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Sandra Cisneros

Autor(a) de The House on Mango Street

29+ Works 16,252 Membros 363 Reviews 33 Favorited

About the Author

Sandra Cisneros was born in Chicago, Illinois on December 20, 1954. She received a B.A. in English from Loyola University of Chicago in 1976 and a M.F.A. in creative writing from the University of Iowa in 1978. She has worked as a college recruiter, an arts administrator, a teacher to high school mostrar mais dropouts, and a poet. She has also visited numerous colleges around the country as a visiting writer. She has written numerous books including The House on Mango Street, Caramelo, Loose Woman, Have You Seen Marie?, and A House of My Own: Stories from My Life. She has received numerous awards including the MacArthur Fellowship, two National Endowment for the Arts Fellowships, the Lannan Literary Award, the American Book Award, and the Thomas Wolfe Prize. (Bowker Author Biography) mostrar menos
Image credit: Ruben Guzman

Obras de Sandra Cisneros

Associated Works

The Story and Its Writer: An Introduction to Short Fiction (1983) — Contribuinte — 1,136 cópias
The Oxford Book of American Short Stories (1992) — Contribuinte — 756 cópias
The Top Ten: Writers Pick Their Favorite Books (1997) — Contribuinte — 305 cópias
Cool Salsa (1994) — Contribuinte — 302 cópias
We Are the Stories We Tell (1990) — Contribuinte — 196 cópias
This Is My Best: Great Writers Share Their Favorite Work (2004) — Contribuinte — 161 cópias
Granta 108: Chicago (2009) — Contribuinte — 142 cópias
Growing Up Latino: Memoirs and Stories (1993) — Contribuinte — 130 cópias
Leaving Home: Stories (1997) — Contribuinte — 117 cópias
The Penguin Book of International Women's Stories (1996) — Contribuinte — 114 cópias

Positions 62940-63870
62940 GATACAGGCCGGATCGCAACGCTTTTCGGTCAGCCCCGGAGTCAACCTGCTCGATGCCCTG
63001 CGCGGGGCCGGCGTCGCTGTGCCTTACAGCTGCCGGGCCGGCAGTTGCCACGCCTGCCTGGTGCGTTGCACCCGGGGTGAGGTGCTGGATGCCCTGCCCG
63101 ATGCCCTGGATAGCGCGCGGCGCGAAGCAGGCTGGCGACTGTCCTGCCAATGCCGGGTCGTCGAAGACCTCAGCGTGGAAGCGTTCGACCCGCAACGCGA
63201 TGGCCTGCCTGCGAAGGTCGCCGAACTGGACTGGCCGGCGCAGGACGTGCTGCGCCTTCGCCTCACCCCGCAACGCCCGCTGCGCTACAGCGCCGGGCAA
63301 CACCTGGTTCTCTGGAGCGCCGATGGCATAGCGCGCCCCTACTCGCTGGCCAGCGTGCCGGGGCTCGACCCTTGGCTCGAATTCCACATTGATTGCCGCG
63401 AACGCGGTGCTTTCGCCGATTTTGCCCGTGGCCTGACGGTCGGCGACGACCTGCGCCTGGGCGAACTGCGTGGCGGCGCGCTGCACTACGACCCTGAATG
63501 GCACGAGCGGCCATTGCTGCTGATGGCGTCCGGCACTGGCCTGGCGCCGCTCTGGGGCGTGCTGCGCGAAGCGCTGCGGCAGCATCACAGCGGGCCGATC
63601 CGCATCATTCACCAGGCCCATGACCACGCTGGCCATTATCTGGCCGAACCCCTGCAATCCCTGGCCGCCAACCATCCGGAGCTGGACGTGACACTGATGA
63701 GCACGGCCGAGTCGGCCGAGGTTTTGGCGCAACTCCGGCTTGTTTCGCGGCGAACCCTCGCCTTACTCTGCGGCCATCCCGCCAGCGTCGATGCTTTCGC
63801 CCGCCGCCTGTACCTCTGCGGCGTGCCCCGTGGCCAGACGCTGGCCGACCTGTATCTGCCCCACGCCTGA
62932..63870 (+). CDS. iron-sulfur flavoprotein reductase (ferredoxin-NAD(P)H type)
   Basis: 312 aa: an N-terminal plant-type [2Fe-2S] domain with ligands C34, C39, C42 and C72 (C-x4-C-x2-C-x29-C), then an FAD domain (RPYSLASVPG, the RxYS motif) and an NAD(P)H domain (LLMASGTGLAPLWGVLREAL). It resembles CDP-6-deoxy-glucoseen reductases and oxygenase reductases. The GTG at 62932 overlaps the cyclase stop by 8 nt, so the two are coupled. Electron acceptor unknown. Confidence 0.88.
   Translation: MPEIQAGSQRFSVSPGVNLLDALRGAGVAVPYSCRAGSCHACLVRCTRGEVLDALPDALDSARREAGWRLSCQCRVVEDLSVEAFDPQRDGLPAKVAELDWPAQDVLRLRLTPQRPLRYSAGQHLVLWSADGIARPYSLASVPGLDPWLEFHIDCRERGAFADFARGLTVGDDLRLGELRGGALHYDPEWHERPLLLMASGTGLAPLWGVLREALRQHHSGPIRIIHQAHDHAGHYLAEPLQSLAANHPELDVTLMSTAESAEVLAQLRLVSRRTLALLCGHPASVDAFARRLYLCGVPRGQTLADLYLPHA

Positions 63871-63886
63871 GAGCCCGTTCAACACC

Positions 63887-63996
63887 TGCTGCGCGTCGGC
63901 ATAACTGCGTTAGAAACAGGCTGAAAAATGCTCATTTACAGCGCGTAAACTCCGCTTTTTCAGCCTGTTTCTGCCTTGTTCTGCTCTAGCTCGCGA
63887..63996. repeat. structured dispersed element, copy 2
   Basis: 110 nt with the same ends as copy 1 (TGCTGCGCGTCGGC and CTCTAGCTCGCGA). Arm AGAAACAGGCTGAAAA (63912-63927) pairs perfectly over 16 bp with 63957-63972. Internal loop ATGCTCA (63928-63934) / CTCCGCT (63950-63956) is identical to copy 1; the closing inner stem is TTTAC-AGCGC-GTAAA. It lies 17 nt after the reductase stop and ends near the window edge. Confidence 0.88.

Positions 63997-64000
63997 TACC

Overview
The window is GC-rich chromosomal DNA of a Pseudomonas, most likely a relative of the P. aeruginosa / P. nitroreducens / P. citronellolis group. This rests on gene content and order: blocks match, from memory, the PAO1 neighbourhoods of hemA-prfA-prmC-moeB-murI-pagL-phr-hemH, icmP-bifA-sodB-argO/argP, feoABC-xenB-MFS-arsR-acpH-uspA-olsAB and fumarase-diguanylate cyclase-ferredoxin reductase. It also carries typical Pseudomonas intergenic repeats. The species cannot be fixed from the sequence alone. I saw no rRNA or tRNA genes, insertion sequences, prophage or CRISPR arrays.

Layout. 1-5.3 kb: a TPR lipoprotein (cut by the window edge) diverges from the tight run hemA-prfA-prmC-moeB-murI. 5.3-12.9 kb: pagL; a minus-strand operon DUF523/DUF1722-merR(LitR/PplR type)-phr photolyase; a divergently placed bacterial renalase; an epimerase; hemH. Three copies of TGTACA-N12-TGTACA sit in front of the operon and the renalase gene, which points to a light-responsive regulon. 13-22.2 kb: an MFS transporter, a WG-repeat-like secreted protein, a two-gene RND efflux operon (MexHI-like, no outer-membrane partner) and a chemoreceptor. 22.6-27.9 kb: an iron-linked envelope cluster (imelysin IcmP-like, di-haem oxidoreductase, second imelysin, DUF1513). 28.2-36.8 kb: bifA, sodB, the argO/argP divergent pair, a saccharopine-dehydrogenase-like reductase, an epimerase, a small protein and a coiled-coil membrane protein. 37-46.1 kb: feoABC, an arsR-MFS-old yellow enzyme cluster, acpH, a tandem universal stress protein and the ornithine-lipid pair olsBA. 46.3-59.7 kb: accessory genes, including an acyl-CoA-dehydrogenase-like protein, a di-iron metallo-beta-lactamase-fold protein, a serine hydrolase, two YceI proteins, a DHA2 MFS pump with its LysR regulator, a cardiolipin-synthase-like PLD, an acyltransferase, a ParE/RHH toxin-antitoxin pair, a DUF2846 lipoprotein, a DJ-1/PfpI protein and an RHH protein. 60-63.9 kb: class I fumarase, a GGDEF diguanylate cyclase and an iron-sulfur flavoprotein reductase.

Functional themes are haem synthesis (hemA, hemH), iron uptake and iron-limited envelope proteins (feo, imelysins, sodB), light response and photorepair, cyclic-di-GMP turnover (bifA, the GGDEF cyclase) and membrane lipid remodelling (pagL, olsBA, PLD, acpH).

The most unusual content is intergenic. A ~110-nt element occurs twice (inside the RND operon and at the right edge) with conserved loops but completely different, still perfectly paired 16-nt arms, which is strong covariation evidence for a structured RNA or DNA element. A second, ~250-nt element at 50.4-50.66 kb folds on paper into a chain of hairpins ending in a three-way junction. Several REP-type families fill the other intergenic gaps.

Goddess of the Americas (1996) — Contribuinte — 102 cópias
Who Do You Think You Are?: Stories of Friends and Enemies (1993) — Contribuinte — 94 cópias
Calling Home: Working-Class Women's Writings (1990) — Contribuinte — 72 cópias
Infinite Divisions: An Anthology of Chicana Literature (1993) — Contribuinte — 67 cópias
American Christmas Stories (2021) — Contribuinte — 62 cópias
The Penguin Book of the Modern American Short Story (2021) — Contribuinte — 56 cópias
Chicago Noir: The Classics (2015) — Contribuinte — 52 cópias
What’s Language Got to Do with It? (2005) — Contribuinte — 51 cópias
The Seasons of Women: An Anthology (1995) — Contribuinte — 46 cópias
Prejudice: A Story Collection (1995) — Contribuinte — 42 cópias
Voices in First Person: Reflections on Latino Identity (2008) — Contribuinte — 38 cópias
The Signet Book of American Essays (2006) — Contribuinte — 36 cópias
Antaeus No. 75/76, Autumn 1994 - The Final Issue (1994) — Contribuinte — 32 cópias
Floricanto Si!: U.S. Latina Poetry (1998) — Contribuinte — 27 cópias
Stumbling and Raging (2005) — Contribuinte — 22 cópias
The New Great American Writers' Cookbook (2003) — Contribuinte — 21 cópias
Mirrors Beneath the Earth: Short Fiction by Chicano Writers (1995) — Contribuinte — 18 cópias
Twentieth-Century American Short Stories: An Anthology (1975) — Contribuinte — 17 cópias
20th Century American Short Stories, Volume 1 (1995) — Contribuinte — 16 cópias
Grand Street 36 (1990) (1990) — Contribuinte — 10 cópias
The Art of Life: An Anthology of Literature about Life and Work (1997) — Contribuinte — 1 exemplar(es)


20th century (102) American (99) American literature (154) anthology (438) bilingual (60) Chicago (250) chicana (60) coming of age (226) essays (59) family (151) feminism (62) fiction (1,841) gone (99) Hispanic (163) Latina (80) Latino (248) Latinx (56) literature (258) memoir (87) Mexican American (101) Mexican Americans (71) Mexico (123) multicultural (89) non-fiction (160) novel (169) own (100) poetry (402) read (170) realistic fiction (86) short fiction (70) short stories (986) short story (67) Spanish (139) to-read (644) unread (78) vignettes (90) women (146) writing (111) YA (112) young adult (143)

Conhecimento Comum



"The House on Mango Street" by Sandra Cisneros is a poignant collection of vignettes that beautifully captures the essence of growing up in a Latino neighborhood. The prose is lyrical and evocative, making the reader feel the emotions and struggles of the protagonist, Esperanza.

However, the fragmented narrative style, while unique, can sometimes be disjointed and make it challenging to fully connect with the story. Some readers may find the lack of a traditional plot structure a bit unsatisfying. Despite this, the book offers important insights into cultural identity and the complexities of finding one's place in the world.

Overall, it’s a thoughtful read with both strengths and weaknesses. Recommended for those interested in diverse perspectives and poetic storytelling.
… (mais)
ninawalker | outras 230 resenhas | May 23, 2024 |